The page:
More recent research efforts concerning fixation of bone prostheses have been directed to development of bone cements that are more compatible with bone tissue and to definition of implant surfaces capable of receiving direct bone ingrowth to enhance the bone-implant interlock. For example, prosthetic appliances have been constructed with a highly porous coating on their bone-contacting surfaces, providing interstices into which bone tissue can grow to effect direct bone fixation of the implant. For a bone to interlock with the porous surface structure of the implant, however, the implant must be firmly fixed at the time of surgery and load application must be minimized during the ingrowth period. This fixation method is, therefore, not entirely satisfactory because it is very difficult to provide adequate immobilization and stabilization of the implants during the bone ingrowth process. Further it is impossible to achieve bone ingrowth if a sufficiently large gap exists between the patient's bone and the porous implant surface.
One embodiment of the present invention relates to the use of a cross-linked biodegradable polyester/particulate composite for surgical bone repair and implant fixation. The invention is based on the discovery that particles of biocompatible sintered calcium phosphate ceramics and more porous and resorbable calcium salts can be incorporated into a cross-linked biodegradable polymer matrix to produce a surgical cement possessing physical and biological properties that are superior to conventional fixation cements. The polymer matrix is a biodegradable polyester solidified, or cured, immediately following placement in vivo by reaction with a chemical cross-linking agent. The polymer matrix serves as a supporting binder for particles of biocompatible inorganic salts and ceramics. The cured cement exhibits excellent biomechanical properties within short cure times. A patient receiving an implant fixed using the present cross-linked polyester composite as a cement could be ambulatory early after surgery, thereby facilitating rapid rehabilitation and minimizing costly hospitalization.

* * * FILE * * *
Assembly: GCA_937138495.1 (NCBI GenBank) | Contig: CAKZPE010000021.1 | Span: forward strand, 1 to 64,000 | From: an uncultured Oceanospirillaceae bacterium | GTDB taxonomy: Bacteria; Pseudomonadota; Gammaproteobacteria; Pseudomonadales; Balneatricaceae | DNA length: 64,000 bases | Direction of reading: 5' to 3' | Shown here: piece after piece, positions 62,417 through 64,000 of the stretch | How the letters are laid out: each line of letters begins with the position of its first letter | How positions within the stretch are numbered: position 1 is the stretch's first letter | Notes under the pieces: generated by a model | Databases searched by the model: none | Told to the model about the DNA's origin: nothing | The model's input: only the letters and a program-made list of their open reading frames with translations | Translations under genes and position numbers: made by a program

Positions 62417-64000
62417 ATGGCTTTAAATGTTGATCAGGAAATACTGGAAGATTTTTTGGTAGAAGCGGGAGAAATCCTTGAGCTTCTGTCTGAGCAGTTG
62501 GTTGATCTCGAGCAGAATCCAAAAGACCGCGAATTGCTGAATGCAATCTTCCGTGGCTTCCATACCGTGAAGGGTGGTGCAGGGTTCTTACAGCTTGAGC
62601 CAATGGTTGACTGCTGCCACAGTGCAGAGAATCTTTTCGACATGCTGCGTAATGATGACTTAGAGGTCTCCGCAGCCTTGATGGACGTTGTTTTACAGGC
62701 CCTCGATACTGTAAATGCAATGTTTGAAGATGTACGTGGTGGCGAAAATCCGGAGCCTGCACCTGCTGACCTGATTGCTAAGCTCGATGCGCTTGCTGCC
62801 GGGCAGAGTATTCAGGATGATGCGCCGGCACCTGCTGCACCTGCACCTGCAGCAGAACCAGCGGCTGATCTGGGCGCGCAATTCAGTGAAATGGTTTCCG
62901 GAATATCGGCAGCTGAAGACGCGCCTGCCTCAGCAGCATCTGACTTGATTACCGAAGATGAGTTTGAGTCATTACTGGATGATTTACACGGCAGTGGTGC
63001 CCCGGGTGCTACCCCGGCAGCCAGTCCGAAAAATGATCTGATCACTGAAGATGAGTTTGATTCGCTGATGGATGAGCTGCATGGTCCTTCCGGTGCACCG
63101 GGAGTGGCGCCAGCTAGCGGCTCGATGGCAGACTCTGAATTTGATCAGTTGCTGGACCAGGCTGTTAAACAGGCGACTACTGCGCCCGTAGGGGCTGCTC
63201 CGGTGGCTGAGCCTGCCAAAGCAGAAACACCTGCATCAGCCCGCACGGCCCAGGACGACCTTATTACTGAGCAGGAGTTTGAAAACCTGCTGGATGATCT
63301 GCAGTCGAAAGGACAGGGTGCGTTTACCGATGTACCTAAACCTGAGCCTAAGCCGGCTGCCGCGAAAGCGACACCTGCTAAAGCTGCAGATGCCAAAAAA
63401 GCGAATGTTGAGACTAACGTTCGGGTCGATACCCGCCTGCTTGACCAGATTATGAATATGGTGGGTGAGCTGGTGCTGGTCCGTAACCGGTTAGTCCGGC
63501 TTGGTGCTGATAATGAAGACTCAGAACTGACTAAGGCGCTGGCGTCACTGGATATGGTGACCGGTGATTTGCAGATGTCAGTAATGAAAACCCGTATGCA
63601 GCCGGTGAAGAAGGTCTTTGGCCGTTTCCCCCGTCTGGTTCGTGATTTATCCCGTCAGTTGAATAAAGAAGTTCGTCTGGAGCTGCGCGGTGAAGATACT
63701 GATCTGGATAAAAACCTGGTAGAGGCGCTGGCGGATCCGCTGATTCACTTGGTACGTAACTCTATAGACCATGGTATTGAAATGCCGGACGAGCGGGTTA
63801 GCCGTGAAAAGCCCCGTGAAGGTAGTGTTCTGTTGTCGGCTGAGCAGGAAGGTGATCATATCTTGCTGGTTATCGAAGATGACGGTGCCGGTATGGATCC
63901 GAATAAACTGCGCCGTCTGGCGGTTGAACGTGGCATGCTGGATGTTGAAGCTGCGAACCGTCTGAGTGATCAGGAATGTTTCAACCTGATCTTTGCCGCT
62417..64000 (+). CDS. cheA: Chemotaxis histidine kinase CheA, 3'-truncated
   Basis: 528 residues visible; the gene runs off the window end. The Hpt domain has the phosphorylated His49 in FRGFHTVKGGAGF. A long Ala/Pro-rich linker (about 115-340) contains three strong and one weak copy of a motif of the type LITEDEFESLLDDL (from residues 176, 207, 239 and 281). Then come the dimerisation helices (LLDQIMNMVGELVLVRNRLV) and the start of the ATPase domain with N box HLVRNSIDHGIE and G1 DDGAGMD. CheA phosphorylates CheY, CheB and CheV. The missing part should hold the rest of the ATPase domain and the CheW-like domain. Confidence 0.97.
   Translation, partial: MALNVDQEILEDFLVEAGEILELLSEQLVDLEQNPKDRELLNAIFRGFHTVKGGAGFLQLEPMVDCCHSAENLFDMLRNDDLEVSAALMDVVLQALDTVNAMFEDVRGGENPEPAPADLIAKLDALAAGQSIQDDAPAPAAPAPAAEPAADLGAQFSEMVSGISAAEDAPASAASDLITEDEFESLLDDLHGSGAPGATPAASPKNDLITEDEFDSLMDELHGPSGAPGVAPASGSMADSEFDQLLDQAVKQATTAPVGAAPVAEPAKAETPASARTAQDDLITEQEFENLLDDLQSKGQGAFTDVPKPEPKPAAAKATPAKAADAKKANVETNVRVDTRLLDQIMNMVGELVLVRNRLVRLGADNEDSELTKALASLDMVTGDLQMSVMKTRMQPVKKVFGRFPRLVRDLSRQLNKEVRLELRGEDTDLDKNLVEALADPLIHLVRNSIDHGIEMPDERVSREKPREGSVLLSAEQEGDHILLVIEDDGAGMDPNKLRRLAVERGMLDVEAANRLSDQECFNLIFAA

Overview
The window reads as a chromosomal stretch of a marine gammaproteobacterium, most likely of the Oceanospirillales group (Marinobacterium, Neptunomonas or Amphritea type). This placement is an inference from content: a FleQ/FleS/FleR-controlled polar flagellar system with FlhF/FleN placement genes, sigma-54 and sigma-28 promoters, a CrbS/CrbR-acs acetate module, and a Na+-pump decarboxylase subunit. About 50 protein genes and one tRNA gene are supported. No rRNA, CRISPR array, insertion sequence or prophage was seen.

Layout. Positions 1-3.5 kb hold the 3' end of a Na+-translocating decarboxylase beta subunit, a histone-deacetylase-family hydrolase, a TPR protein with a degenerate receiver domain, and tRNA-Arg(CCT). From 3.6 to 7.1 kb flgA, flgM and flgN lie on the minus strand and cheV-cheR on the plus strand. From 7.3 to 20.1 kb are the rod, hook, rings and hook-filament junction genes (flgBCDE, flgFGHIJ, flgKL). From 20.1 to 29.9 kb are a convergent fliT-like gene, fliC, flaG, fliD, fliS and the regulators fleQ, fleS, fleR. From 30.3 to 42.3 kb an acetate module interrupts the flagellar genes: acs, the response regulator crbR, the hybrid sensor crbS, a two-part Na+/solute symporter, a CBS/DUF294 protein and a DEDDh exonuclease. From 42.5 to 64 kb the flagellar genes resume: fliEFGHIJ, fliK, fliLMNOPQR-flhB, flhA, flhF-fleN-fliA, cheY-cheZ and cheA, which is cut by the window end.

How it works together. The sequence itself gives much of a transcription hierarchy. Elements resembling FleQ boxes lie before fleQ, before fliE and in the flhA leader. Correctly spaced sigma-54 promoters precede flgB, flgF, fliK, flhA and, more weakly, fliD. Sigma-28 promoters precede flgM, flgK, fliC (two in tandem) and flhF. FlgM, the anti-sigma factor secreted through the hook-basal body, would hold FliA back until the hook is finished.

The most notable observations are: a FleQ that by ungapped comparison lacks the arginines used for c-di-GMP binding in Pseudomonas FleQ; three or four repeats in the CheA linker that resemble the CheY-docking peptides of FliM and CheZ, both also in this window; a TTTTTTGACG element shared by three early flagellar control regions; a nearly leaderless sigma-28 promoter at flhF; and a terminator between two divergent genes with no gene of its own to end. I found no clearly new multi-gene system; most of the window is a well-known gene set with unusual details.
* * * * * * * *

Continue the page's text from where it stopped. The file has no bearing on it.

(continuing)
The polyester composite of this invention is formulated to allow a unique multi-stage process in which the cement is gradually resorbed and could be replaced in vivo under suitable conditions by growing natural bone. Thus an implant originally secured using the present cement could, with time, be secured by direct contact with living bone. Initially, particulate calcium salts in the cement are eluted from the polyester matrix by body fluids creating small voids or cavities in the polymer matrix. Over time, the more slowly resorbable particulate ceramic component is wholly or partially resorbed, and the polyester matrix itself degrades in vivo into its component non-toxic assimilable dicarboxylic acids, and dihydric or polyhydric alcohols. As the matrix of the cement slowly degrades voids are formed which can be filled in by new bone. Eventually the extent of the new bone ingrowth could contact and secure the prosthetic appliance. The extent of new bone ingrowth will vary depending upon local conditions affecting the implant. For instance, new bone ingrowth can be expected only if the bone cement is implanted intraosseously as opposed to subcutaneously or intramuscularly. Furthermore, cancellous bone, with its greater blood supply, is more likely to facilitate bone ingrowth than cortical bone. The presence of an infecting organism would have an adverse affect on ingrowth. Proportionally less ingrowth will occur with a large amount of implanted cement. Mixing host bone into the cement before use could facilitate bulk regrowth and new bone ingrowth.